By Amy Hall
I briefly mentioned Projects Abroad and the Shark Conservation Project in my last post about Global Friendships while discussing how difficult it was to leave my new found home in Fiji behind, but I’m sure by now a few of you may be wondering just what exactly it was that I was doing during my time there.
In some ways that is a rather complex question to answer, as there are many facets to the project itself. After having this dialogue with many people face to face, I have figured out that the best way to elaborate on what I was doing is to simply describe our weekly schedule, which is exactly what I am going to do for you here.
Sunday – Dive Day!
Sundays and Wednesdays are the best days of the week. Why? Because they’re dive days! We’re assigned to either the morning or afternoon dives for the day. Morning dives are always the best because the wind usually picks up in the afternoon, thereby limiting the dive sites you can access and sometimes affecting the visibility. On the dives we are conducting surveys, looking for what are called indicator species – aka fish that sharks like to eat. Before you are able to participate in a proper survey dive, you must pass your fish ID test. In a nutshell, we swim around under water for 30 minutes writing down all of the indicator fish we see. In turn, this information is recorded on the boat and entered into several online data bases.
Or, as Kris who is in charge of the mangrove nursery would say, “Mangroves for Fiji baby!” Not only are mangroves a crucial link in a healthy marine ecosystem (75% of saltwater animals will call the roots of mangroves home at some point in their life), they are simultaneously one of the most efficient plants at converting carbon dioxide into breathable air while providing protection from erosion and tsunamis.
At the apartment we had one of the largest mangrove nurseries in Fiji, so every Monday we dedicated an entire day to maintenance, organization, planting propagules (kind of like seeds) and eventually planting the seedlings themselves in the rivers. It was often one of the more physically demanding days, but also an incredibly rewarding one. Kris’ passion and excitement for mangroves was infectious and definitely rubbed off on everyone – myself included.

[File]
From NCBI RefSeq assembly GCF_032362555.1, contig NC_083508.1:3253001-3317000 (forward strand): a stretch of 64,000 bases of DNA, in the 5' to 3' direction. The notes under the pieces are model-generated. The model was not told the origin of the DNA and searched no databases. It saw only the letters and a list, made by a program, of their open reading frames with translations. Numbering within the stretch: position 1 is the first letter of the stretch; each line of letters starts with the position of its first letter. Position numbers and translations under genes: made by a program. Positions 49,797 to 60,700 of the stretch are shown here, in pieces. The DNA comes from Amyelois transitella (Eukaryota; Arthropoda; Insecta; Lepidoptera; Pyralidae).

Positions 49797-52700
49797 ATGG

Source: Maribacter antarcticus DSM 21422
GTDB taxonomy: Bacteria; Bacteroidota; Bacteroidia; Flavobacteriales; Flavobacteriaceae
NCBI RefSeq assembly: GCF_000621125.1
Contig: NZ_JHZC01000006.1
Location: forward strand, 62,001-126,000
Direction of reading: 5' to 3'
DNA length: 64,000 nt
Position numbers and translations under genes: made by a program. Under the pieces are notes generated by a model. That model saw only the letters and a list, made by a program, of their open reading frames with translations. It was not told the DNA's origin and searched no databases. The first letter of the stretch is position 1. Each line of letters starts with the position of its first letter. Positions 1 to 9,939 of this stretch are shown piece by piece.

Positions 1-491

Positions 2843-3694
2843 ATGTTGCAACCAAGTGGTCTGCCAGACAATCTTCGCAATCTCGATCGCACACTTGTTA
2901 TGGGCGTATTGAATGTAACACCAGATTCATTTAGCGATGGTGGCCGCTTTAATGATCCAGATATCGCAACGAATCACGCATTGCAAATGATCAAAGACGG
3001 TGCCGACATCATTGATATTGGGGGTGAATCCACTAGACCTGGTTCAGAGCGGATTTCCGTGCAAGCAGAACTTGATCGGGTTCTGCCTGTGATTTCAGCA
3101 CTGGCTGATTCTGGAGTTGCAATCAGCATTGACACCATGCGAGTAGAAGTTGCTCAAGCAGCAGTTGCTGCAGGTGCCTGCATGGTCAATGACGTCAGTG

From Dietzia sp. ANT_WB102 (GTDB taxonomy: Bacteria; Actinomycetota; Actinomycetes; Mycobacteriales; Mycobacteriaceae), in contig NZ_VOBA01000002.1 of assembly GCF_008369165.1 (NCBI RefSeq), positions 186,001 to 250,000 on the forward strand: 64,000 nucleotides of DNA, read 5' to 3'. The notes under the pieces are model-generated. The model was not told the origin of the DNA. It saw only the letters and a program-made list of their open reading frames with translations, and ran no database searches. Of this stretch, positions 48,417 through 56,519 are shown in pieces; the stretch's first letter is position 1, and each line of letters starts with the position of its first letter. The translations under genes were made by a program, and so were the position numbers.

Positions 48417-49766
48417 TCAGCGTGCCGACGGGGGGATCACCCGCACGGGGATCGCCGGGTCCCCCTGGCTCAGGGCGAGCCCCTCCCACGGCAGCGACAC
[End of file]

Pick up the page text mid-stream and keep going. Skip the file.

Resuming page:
Tuesday – Chores
I always looked at Tuesdays as a very practical day. We would usually begin with a workshop or guest lecture, followed by house chores. In the afternoon we would conduct surveys in one of the nearby towns to gather information about local fishing practices and public perceptions regarding sharks. Responses were very interesting because you would experience opposite ends of the spectrum. On the nearby island of Taveuni, locals worship a shark god and therefore have a great reverence for them. On the other hand, you might meet fishermen who think that sharks are ruining the fish population by eating their daily catch. You never knew what you were going to encounter. Our job, however, was to collect information, not to preach or judge.
Mondays and Tuesdays were also tagging evenings. We would go out with the lead marine biologist, Gauthier, and tag any sharks we caught throughout the evening. Unfortunately when I was there we were between projects. The previous work was done in the Rewa river with baby hammerheads and after a year of research it is believed this may be one of the largest hammerhead nurseries in the world! When I went out in Navua we were hoping to catch a few baby bull sharks, but unfortunately we didn’t have any luck. It was still a beautiful night out on the water in Fiji though!
Wednesday – Dive Day!
One thing I forgot to mention about dive days is that we also drop a BRUV before our survey dives. A BRUV is a baited remote underwater video. Basically a large welded contraption with a GoPro mount and bait. We would sink the BRUV and set the video to record for a few hours while we were gone on our dives. Watching the videos during land based activities was either incredibly boring, as sometimes nothing interesting would come by, or incredibly exciting and you would hear people screaming when something like an eagle ray decided to come check out the BRUV.
Thursday – Cultural & Community Days
Depending on the week, Thursdays were set aside for cultural days, community days and/or land based activities. Cultural days included things like making tsulus (traditional Fijian sarongs for men and women), cooking lovo (traditional cooking method in the ground with rocks) or learning the language. Community days during my time there consisted of helping to paint a local school and cleaning up the nearby beach.
Friday & Saturday – The Weekend
Since we dive on Sundays, Friday and Saturday became our weekend. Often times we filled our weekends with, what else, more diving. A group of us went out on a Tiger Shark dive and ended up having a private dive with a 4 metre female as we were the only divers there (aside from the staff). If you ever have the chance, you must dive in Beqa Lagoon, it’s one of the most rich and diverse eco systems I have ever seen and the project is working very hard to keep it that way.